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Re: Painted gopurams...

From: P.B. Anand (P.B.Anand_at_Bradford.ac.uk)
Date: Mon Aug 23 1999 - 10:16:24 PDT

Hi Mani,

Of course I know the spirit in which your earlier 
comments on coloured gopurams were made.  As I mentioned, 
in my note, I feel these are timely and relevant. I only 
wanted to caution that there is  the danger of jumping to 
conclusions. Gopurams are more visible and so we all 
perceive and react. The more important point concerns 
temple administration and accountability and the need for 
maintaining principles according to agamas without 
introducing changes to suit one's whims. The people who 
are painting the gopurams can turn back and say that 

'It is all too easy for you to sit comfortably and make 
those comments. What right have you to give your views ? 
Unga thatha va inda gopuram kattinar? '

Also, most of the temples are now administered by the 
government and their control is part of political 
process. (I was reading the bio-data of several of the 
members of parliament of 12th Lok sabha and many of them 
list their temple chairmanship under the heading 'posts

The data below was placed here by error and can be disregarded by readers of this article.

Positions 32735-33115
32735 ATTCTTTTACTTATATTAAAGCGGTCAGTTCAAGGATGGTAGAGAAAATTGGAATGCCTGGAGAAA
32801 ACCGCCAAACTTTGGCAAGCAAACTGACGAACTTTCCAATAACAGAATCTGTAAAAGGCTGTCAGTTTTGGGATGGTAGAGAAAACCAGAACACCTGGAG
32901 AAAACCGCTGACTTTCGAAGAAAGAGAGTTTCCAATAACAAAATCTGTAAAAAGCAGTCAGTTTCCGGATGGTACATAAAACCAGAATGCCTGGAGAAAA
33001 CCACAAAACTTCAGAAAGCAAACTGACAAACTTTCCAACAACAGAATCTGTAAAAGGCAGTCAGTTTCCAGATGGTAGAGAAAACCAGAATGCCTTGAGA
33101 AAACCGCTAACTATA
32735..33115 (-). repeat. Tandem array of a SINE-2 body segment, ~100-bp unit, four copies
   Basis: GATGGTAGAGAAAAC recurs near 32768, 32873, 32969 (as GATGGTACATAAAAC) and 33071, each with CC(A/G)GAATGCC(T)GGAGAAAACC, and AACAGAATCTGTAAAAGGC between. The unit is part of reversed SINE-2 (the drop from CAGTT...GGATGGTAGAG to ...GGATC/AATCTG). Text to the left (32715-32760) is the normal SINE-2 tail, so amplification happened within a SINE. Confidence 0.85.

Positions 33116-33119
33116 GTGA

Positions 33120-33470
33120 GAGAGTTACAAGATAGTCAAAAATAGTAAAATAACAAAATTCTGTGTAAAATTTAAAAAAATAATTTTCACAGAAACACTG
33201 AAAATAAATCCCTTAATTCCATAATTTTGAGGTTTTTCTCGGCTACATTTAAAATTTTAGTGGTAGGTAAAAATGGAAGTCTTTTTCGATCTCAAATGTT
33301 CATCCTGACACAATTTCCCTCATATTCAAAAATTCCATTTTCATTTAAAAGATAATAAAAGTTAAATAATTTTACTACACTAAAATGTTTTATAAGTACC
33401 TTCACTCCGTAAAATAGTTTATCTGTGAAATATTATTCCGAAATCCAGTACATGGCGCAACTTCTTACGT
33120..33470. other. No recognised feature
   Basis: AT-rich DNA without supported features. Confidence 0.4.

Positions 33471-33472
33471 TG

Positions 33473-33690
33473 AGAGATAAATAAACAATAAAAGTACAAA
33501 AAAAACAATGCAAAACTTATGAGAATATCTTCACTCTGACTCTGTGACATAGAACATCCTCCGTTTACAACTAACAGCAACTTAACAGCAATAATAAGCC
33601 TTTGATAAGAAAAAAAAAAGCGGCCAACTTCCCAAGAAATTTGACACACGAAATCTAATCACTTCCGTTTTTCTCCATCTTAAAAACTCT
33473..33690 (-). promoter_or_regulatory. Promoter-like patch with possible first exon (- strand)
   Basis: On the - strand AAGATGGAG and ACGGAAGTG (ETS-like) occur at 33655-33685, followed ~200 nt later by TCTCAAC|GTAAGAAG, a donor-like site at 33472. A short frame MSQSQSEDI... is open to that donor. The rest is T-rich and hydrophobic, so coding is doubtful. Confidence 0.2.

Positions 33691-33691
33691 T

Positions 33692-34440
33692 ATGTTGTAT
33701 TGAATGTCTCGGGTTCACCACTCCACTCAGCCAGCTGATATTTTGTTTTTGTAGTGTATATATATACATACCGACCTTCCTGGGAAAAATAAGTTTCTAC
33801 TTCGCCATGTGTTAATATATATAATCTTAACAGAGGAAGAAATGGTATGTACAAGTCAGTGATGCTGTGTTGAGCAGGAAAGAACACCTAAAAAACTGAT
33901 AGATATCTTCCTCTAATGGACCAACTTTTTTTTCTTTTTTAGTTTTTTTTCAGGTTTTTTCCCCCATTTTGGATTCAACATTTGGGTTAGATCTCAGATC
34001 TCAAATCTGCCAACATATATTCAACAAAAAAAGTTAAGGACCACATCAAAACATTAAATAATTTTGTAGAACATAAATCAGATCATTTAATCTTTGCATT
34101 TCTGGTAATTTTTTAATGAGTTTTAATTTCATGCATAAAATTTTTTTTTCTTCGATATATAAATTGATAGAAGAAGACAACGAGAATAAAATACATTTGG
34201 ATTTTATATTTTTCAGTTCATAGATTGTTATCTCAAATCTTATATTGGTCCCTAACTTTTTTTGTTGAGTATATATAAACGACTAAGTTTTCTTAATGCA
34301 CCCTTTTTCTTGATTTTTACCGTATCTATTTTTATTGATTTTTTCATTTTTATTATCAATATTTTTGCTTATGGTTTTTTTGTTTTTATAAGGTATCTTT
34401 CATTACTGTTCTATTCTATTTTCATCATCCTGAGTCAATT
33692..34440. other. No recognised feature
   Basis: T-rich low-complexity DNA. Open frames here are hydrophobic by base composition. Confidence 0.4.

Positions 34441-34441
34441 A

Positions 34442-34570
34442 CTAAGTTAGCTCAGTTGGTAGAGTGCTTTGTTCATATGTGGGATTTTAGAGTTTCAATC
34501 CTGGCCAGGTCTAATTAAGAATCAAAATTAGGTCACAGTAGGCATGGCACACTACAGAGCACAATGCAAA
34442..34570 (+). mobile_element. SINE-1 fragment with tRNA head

held'). In political science discussions (what little I 
am aware of)it is discussed as a symbol of ascendency of 
lower castes to hold such power over what 
originally were considered to be brahminical 
institutions. For instance, in Kanchi garuda sevai, when 
goshti consisted of doyens such as PBA swamy, the sadari 
used to be given to them first before being given to the 
temple administrator. I was told that nowadays the temple 
administrator and district police superintendent (or IG 
if he attends it) gets these honours before anyone else. 

Multi-coloured painting may thus be a symbolic view of 
such ascendency - people who controlled mari amman 
temples yesterday do control parthasarathy and other 
temples today. In a way we ourselves (not brahmins but 
those who take interest in our sampradayam) are to blame. 
Temples have to be taken over by the government because - 
lets face it - we did not administer them any better. The 
feud over the namam of temple elephant going up to 
Supreme Court is just an example. Also failure to 
understand the need for creating wider base of stake 
holders, sharing responsibilities with them, treating it 
as a trusteeship of  a social good rather than the 
ownership of a private good etc.,  have created many 
problems. If we want to know how well (or how absurdly) a 
group of srivaishnavas administer themselves - just wait 
at the main entrance of Tirumalai for the sattumurai : 
fights break out, people sneak in without standing in the 
queue, recommendations are brought in, once inside the 
sanctum sanctorum, people become an embodiment of 
selfishness - no one cares about blocking others' view so 
long as they can get a good view of the Lord. 

Dasan
P.B. Anand
p.b.anand@bradford.ac.uk